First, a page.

A writer has to know how to bring their story to a conclusion. Struggling through this in writing short stories helped me when I faced the same dilemma in the books. I can’t say it gets any easier, but at least I know I can do it. Comes back to that confidence thing again!

Be A Professional

Treat your writing like a job. This is an important mindset for any writer who wants to accomplish any body of work, whether they plan on publishing or just want to do it as a hobby. But especially if you want to keep progressing in your craft, you have to take it seriously. Set goals and targets for yourself. Decide when you want to have your project finished and work backwards from there, figuring out how long each day or how many words each week or month you have to invest to get the project finished.

I am getting better at this. I have learned that these goals really help to keep me going. I will be honest and admit I often don’t meet the goals. Life happens. But I don’t beat myself up. I just readjust and keep going. I find if I don’t have these types of targets, it’s too easy to drift along and put off writing. Turns out you actually do have to sacrifice something to keep getting the words on the page. Maybe that’s sleep, if you get up earlier to get in some writing before you go to work or before the kids get up. Maybe that’s TV time in the evening.

Taking myself seriously as a writer helps me to keep going. On the other hand, I’ve also learned a bit about balance. I was getting down on myself for not reaching my goals, for always having other things take the place of my writing. Everyone is different and has different levels of ambition. But I have learned that I can’t drive myself too hard. I have to leave some time in my life for the unexpected.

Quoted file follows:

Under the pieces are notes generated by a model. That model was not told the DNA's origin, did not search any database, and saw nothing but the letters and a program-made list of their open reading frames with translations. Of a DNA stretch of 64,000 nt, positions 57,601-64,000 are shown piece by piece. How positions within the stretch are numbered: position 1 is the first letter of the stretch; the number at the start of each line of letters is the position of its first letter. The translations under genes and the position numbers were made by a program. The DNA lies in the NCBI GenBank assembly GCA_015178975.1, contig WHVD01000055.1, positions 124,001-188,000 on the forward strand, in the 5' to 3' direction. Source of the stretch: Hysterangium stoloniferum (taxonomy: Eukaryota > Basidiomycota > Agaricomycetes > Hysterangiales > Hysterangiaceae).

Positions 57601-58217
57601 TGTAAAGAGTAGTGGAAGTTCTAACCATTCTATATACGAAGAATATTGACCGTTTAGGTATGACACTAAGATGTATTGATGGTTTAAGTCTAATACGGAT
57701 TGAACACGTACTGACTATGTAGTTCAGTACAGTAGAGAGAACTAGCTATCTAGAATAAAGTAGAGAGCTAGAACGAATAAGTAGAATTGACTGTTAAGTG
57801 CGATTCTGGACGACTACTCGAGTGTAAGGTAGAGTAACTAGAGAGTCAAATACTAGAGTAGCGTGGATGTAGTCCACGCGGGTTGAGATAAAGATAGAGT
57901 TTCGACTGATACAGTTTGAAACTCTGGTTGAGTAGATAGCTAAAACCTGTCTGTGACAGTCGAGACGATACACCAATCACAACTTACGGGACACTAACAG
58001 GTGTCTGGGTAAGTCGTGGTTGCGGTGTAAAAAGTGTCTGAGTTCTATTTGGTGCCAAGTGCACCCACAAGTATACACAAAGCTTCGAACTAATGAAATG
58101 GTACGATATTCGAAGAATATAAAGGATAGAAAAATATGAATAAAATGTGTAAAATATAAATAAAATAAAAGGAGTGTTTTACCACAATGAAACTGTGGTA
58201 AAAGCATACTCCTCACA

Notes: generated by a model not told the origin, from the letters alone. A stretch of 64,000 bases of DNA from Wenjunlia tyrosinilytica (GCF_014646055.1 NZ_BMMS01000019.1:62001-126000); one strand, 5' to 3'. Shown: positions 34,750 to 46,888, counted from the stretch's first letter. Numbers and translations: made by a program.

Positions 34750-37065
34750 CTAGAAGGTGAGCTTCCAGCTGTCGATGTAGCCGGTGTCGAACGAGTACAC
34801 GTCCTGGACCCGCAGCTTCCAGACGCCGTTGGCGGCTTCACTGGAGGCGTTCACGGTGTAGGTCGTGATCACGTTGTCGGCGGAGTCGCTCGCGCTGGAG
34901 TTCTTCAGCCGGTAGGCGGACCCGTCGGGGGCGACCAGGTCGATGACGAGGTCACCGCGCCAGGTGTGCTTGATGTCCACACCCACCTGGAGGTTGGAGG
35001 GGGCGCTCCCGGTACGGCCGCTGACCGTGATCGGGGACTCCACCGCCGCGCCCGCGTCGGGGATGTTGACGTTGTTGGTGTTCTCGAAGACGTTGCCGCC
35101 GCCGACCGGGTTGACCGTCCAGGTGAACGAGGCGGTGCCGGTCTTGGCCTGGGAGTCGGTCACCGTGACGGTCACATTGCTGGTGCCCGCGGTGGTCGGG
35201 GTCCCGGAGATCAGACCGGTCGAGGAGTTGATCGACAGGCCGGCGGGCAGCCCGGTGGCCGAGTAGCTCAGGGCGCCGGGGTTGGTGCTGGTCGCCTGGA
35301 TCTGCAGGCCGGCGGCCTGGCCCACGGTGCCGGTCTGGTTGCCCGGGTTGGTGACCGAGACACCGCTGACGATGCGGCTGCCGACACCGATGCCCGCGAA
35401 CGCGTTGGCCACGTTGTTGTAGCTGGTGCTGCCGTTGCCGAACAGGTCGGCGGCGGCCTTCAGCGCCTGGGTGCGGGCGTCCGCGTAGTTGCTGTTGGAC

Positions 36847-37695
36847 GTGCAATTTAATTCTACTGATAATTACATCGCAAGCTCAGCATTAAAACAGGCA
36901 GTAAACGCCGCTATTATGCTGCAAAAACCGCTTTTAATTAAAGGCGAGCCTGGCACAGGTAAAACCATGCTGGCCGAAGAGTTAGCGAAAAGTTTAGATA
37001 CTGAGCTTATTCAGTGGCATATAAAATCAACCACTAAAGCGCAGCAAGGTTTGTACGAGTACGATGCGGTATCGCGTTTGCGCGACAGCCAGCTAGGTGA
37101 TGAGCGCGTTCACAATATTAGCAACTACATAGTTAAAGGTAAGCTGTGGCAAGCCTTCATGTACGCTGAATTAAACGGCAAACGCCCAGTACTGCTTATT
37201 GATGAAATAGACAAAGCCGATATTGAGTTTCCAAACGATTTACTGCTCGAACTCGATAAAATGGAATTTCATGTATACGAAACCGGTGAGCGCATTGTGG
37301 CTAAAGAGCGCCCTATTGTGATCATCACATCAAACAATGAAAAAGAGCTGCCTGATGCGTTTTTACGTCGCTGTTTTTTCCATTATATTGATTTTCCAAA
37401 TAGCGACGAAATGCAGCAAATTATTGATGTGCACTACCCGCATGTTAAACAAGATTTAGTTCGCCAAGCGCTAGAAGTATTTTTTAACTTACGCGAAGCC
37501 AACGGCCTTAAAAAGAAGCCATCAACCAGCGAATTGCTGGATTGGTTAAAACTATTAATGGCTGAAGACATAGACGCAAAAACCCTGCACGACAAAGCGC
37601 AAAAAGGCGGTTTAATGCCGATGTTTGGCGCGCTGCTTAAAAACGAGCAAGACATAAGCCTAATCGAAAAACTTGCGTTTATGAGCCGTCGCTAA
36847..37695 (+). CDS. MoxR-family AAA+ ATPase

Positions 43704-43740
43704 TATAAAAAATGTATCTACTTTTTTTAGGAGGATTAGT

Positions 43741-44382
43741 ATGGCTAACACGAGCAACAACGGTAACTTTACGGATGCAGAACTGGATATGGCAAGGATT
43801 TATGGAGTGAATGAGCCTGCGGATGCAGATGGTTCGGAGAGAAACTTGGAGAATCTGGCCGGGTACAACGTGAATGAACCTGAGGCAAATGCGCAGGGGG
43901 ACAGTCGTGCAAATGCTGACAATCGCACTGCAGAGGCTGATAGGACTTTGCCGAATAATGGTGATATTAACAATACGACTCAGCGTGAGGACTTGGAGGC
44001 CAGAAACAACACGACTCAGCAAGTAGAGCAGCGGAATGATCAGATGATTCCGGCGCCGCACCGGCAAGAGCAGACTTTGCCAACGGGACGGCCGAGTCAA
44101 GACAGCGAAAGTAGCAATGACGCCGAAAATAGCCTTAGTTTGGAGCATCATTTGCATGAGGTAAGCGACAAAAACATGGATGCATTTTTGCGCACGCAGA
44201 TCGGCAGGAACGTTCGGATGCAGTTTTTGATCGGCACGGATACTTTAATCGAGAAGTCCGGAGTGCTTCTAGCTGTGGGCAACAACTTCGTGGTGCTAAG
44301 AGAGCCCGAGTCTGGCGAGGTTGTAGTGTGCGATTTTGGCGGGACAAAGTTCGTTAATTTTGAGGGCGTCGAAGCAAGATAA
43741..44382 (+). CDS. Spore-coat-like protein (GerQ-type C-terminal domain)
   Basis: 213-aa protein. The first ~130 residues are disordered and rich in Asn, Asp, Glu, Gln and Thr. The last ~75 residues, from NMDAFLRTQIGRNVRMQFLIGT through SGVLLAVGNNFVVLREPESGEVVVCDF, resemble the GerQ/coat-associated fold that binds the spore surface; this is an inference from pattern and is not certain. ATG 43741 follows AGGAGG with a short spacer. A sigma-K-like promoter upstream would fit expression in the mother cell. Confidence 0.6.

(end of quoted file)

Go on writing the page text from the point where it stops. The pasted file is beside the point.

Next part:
For example, this year I have set a goal to write one short story a month. I’ve figured out how many hours I need to work on short stories each day/week/month to get to the requisite number of words for the typical short story. I also have a tentative goal for the next book. I want to have the research and outlining/planning done by end of August, so I can start the first draft by September. I’ve set aside amounts of time throughout the week where I can do this. I want to keep up on blog posts – hopefully once a month, plus the newsletter, plus the marketing, etc etc.

I have all these things plotted out each week. But I can adjust as I go along. If I’ve been too ambitious, I can lighten up. Or if I’m progressing faster on the novel research and outlining, I can start the first draft earlier (wouldn’t that be nice!)

But at least I have a goal I’m working towards. The important thing is to sit down and write. So many times I avoid the blank page because I don’t know what to write about. It’s amazing how the words flow once you sit down and just write SOMETHING.


I’ve learned a lot since starting my first short story. And I learned a lot while writing the books. But my learning isn’t done. I know there’s more to discover on this writing journey. I’m so glad you are here to share it with me. A writer is nothing without readers. Thanks for giving me a reason to keep going

Featured Photo by Mike Tinnion on Unsplash